Sadiq Khan is being urged to give assurances that there will be enough money to finish Crossrail after it was revealed that it could cost a further £218m to finish the much-delayed rail project.
A new report from the National Audit Office (NAO) found that the controversial new line could cost between £30m and £218m more than the £18.8bn funding package currently available.
Back in 2010, the cost of the route was forecast to be £14.8bn.
Although the central section is expected to open in the first half of next year, the report said that the full line, from Paddington to Abbey Wood, would not be open until May 2023, four years behind schedule.
But the NAO said that Crossrail was currently estimating that the current funding will be exhausted between July and September 2022.
It also said that TfL, Crossrail and the Department for Transport (DfT) needed to work out how to get the most return out of the project given the change in travel patterns due to the pandemic.
“Despite efforts to control costs and schedule in 2019, the programme was further from completion and more complicated than Crossrail Ltd or the sponsors understood”, the report concluded.
“This, and the COVID-19 pandemic, resulted in a further forecast cost increase of £1.9 billion and 10 to 20 months of delay since we last reported. There are encouraging signs that the programme is now in a more stable position with a better understanding of the total amount of work required.”
Caroline Pidgeon, chair of the London Assembly’s transport committee, said the Londoners needed to know what was being down to make sure the project did not run out of money before completion.
“It’s deeply disappointing that the cost estimate for Crossrail exceeds the funding package. The current estimate is between £30m and £218m above the current available funding to complete the programme, with a middle estimate of £120m over.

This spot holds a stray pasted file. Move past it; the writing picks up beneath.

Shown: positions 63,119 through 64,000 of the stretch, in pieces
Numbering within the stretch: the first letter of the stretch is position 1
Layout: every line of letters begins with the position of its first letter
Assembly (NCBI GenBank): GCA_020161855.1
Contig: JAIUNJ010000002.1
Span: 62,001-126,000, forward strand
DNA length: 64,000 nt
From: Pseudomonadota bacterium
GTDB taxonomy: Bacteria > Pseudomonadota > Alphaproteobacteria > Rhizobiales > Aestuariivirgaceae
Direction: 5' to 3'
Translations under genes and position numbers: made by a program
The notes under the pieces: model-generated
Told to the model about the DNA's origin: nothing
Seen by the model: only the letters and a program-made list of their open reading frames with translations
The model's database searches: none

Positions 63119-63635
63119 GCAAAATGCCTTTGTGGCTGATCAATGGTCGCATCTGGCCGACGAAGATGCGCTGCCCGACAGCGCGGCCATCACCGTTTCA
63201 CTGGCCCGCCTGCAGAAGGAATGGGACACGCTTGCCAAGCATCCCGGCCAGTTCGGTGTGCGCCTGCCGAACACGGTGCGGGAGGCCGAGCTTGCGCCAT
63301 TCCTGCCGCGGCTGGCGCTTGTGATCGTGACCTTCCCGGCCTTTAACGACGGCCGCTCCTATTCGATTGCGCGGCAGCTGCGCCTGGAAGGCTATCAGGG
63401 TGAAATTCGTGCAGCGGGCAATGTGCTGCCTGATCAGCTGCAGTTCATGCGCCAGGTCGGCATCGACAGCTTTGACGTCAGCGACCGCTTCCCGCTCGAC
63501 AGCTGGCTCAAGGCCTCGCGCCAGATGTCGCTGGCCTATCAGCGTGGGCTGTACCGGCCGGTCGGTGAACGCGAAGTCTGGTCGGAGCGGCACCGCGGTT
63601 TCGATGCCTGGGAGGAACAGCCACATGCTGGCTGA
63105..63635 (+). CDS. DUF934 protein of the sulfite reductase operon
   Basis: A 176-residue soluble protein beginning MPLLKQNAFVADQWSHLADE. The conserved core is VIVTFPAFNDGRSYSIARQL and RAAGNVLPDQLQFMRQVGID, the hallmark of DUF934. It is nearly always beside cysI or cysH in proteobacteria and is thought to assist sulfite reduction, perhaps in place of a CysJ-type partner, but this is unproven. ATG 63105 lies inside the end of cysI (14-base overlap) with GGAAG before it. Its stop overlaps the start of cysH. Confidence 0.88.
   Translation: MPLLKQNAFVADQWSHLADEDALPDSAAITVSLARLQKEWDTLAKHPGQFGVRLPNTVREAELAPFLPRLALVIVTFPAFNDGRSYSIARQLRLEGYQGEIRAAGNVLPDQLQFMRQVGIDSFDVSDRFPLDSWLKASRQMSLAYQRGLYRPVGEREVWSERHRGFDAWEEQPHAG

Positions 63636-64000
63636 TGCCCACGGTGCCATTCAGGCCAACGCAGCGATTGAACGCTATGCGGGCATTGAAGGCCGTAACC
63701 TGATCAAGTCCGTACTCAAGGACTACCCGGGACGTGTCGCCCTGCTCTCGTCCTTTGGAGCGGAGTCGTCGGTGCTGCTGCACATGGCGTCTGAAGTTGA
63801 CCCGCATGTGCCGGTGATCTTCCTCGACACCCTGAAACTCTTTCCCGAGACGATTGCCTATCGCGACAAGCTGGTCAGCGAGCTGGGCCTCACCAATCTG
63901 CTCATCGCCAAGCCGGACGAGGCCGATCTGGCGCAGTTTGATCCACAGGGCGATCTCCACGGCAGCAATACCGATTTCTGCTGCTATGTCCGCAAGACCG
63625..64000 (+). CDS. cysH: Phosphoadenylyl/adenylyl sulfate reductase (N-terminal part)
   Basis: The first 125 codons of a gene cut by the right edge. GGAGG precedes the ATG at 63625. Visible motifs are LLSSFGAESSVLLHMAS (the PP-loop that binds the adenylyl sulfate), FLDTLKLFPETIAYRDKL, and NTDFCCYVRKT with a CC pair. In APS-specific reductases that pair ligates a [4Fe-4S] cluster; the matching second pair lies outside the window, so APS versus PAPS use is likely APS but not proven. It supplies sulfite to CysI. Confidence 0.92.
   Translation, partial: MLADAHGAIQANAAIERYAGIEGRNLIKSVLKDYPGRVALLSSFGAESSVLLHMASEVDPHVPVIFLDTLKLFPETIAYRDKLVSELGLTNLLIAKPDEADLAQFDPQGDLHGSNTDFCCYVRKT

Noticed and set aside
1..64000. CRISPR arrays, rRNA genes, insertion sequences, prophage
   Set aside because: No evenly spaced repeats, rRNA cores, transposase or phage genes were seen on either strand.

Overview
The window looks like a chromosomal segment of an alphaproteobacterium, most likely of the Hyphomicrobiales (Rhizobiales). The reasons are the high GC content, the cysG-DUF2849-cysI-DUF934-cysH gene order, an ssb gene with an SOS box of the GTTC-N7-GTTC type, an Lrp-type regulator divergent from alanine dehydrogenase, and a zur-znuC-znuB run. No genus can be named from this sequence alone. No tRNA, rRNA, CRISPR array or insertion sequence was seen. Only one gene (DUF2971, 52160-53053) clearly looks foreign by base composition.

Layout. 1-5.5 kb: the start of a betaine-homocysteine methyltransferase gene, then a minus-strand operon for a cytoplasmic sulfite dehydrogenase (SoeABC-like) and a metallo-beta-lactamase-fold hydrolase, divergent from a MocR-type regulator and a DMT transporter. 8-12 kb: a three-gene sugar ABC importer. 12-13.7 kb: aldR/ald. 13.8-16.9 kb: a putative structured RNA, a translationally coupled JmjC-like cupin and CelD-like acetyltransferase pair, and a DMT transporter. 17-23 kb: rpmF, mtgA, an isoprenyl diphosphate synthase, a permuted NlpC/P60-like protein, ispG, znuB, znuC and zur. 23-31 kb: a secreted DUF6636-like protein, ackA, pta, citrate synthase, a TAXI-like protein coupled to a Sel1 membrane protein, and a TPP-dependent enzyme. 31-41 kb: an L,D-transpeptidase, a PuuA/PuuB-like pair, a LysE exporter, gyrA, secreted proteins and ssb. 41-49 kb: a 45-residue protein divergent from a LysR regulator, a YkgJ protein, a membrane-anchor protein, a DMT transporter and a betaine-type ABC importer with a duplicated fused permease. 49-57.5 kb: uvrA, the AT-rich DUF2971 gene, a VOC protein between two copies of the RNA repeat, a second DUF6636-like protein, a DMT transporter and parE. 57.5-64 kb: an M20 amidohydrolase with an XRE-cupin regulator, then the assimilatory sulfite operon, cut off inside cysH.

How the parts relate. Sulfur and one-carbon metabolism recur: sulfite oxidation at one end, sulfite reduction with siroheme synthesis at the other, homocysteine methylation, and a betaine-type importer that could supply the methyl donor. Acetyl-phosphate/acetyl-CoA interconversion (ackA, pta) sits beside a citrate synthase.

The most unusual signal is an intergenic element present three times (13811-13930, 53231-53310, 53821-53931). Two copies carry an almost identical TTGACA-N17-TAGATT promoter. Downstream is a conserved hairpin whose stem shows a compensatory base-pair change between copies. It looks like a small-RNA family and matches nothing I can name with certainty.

“The full line is expected to open in May 2023, with the central section in the first half of 2022, but it seems current funding will be exhausted sometime between July and September 2022. We need assurances about what is being done now to stop Crossrail running out of money.
“Londoners have waited long enough for this line, they don’t need to have to deal with further problems, once it’s up and running.”
And London Assembly Conservative transport spokesperson Keith Prince told the Telegraph that Khan needed to “get a grip” of the project and get it over the line.
Mark Wild, Crossrail chief executive, said: “Crossrail Ltd welcomes the National Audit Office’s latest report. Delivery of the Elizabeth line is now in its complex final stages with the NAO recognising that significant progress has been made since 2019.
“Crossrail remains on track to open the Elizabeth line in the first half of 2022. We have recently commenced the major railway trials that will take place throughout the rest of this year involving trains running to a timetable through the central tunnels, remaining construction activity is coming to an end and we have now transferred five major new stations to Transport for London, who will operate the Elizabeth line. The forecast cost of completing the project remains unchanged at £18.9 billion.”
Today’s report follows swiftly after the latest progress update from engineer Jacobs, which raised a number of concerns over the progress of the project.
It said that multiple issues with the testing the line with had created an “inefficient working” environment.
“While we are aware that these issues are being slowly resolved, schedule impacts upon subsequent critical activities will be difficult to avoid”, the report said.
Crossrail said it was still on track to open in the first half of next year.